Today I am describing the writing process that I used to write the 75k first draft of Benefactor to the Baroness in 28 days.


This process works for me but it might not work for you, and that’s okay. I am neurodivergent, not disabled, have no dependents, and work from home. In other words, I have a long list of privileges that make it possible for me to devote a lot of time and mental energy to writing.


Before I start working on a project, I write a detailed synopsis that I share with my agent. My synopsis includes:

  • Pitch (1 line): Two ladies fall in love while transporting orphans to Canada.
  • Synopsis (500-1000 words): This includes major plot points and characters. Here’s a snippet:
    • FONTAINE Shepherd’s plan to rescue a group of orphans from a brutal workhouse is jeopardized when the ship’s captain refuses to let her escort the orphans alone. Desperate, she asks and is rejected by every lady she knows…except one.
    • Facing a lonely life after marrying off her nieces, ROSEMARY SUMMERSBY reluctantly joins a women’s suffrage group. There, she meets Fontaine Shepherd, a vivacious spinster who makes her feel things she has never felt before. One night, Fontaine stumbles into her cottage with an outrageous request.
  • Character information: Character flaws and journeys. Here’s a summarized example for Rosemary Summersby (note that some of this changed by the time I finished the book):
    • Lie: I don’t need anyone else to be happy.
    • Goal: Accept that it is okay to need someone else.
    • Motivation: Guilt for Basil leaving and hiding things from Saffron.
    • Conflict: Fontaine’s relentless optimism, the ship’s captain.
    • How she resolves her flaw: Rosemary writes to her nieces and admits that she imposed impossible standards on them growing up because they were forced upon her, but that doesn’t make it right (confront flaw). One of the orphans, Annie, comforts her and Rosemary begins to picture her life after Fontaine.

Writing this usually takes 3-4 days. When my agent approves my synopsis, I begin outlining.


I use this 24 chapter outline and write a summary of each chapter. Usually I include sensory details for each chapter, but I skipped that step for BTTB.

This process usually takes 1-2 weeks.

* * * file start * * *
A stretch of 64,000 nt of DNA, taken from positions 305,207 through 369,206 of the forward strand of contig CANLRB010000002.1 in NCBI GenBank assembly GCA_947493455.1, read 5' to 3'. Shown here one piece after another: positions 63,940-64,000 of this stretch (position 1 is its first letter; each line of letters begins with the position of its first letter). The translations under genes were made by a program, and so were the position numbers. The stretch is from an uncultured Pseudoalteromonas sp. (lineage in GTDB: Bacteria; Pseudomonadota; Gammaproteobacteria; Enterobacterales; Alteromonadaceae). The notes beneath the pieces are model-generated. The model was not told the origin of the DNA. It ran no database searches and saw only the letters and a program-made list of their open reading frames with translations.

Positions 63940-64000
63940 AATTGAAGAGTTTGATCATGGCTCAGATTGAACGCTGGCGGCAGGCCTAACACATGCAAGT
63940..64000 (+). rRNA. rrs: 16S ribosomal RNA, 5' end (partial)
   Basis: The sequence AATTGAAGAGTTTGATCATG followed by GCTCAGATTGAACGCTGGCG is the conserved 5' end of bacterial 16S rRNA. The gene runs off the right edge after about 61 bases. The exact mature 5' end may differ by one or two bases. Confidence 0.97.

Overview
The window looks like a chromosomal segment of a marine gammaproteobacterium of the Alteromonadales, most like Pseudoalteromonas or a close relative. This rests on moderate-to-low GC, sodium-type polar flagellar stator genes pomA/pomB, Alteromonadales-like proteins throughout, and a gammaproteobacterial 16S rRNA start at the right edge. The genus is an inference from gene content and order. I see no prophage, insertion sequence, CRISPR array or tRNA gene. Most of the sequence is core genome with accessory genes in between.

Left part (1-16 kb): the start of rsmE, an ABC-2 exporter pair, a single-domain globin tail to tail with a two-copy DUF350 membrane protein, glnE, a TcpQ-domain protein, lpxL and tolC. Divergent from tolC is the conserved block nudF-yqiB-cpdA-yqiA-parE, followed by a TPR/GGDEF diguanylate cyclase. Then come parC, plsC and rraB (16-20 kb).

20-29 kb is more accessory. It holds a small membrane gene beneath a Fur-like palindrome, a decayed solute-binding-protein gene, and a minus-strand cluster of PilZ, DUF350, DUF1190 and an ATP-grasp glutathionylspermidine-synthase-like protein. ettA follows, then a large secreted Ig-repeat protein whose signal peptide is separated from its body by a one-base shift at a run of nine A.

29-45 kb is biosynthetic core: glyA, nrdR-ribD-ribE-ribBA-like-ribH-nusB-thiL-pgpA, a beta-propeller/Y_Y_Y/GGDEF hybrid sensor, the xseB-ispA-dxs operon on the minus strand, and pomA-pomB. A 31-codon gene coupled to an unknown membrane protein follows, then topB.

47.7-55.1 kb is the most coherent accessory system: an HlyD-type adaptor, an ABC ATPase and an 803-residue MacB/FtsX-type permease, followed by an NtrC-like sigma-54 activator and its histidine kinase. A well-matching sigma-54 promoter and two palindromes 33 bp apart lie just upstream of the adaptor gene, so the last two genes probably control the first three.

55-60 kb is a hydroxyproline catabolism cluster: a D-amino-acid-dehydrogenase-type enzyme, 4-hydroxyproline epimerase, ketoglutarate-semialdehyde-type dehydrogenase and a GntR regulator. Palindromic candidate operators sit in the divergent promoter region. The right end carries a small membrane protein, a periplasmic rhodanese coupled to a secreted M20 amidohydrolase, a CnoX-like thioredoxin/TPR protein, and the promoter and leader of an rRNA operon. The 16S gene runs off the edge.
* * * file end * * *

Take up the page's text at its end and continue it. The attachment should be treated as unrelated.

Setup tracker

I use a spreadsheet to track the number of words I want to write each day. I usually set my daily word counts so that I am extremely confident I can make that goal. Usually, I double or triple that number each day. Why don’t I just set a bigger goal? No idea. For some reason, “completing” my daily goal first thing in the morning makes me motivated to complete “tomorrow’s” goal, too.

This process usually takes an hour.


If I have extra time, I draw as many scenes as I can. This helps me visualize while writing. I skipped this step for BTTB, but I included an example from writing a different book.

This process usually takes 1-2 weeks.


Now comes the hard part, turning off my editor brain. I am able to draft so quickly because I turn off the part of my brain that insists what I am writing isn’t good enough, or needs changes. To be clear, this DOES NOT work for everyone. There are many writers who prefer to edit as they go, which is completely valid. I am not one of them. The consequence of writing quickly, in my case, is messy drafting. It takes me 3-4 months to edit a first draft into something I am willing to share with beta readers.

To turn off my inner editor, I do the following:

  • Change my font to match the background of the text editor so I can’t see the words as I write
  • Dictate instead of using a keyboard (this took a LOT of practice)
  • Turn on “Display word count while typing” in Google Docs
  • Set a timer and force myself to write non-stop until the timer runs out (sprints)

I don’t stop writing, even if I have a stray thought.

Using these techniques, I write 2k words per day before I start work on weekdays, and 4-5k words on weekends.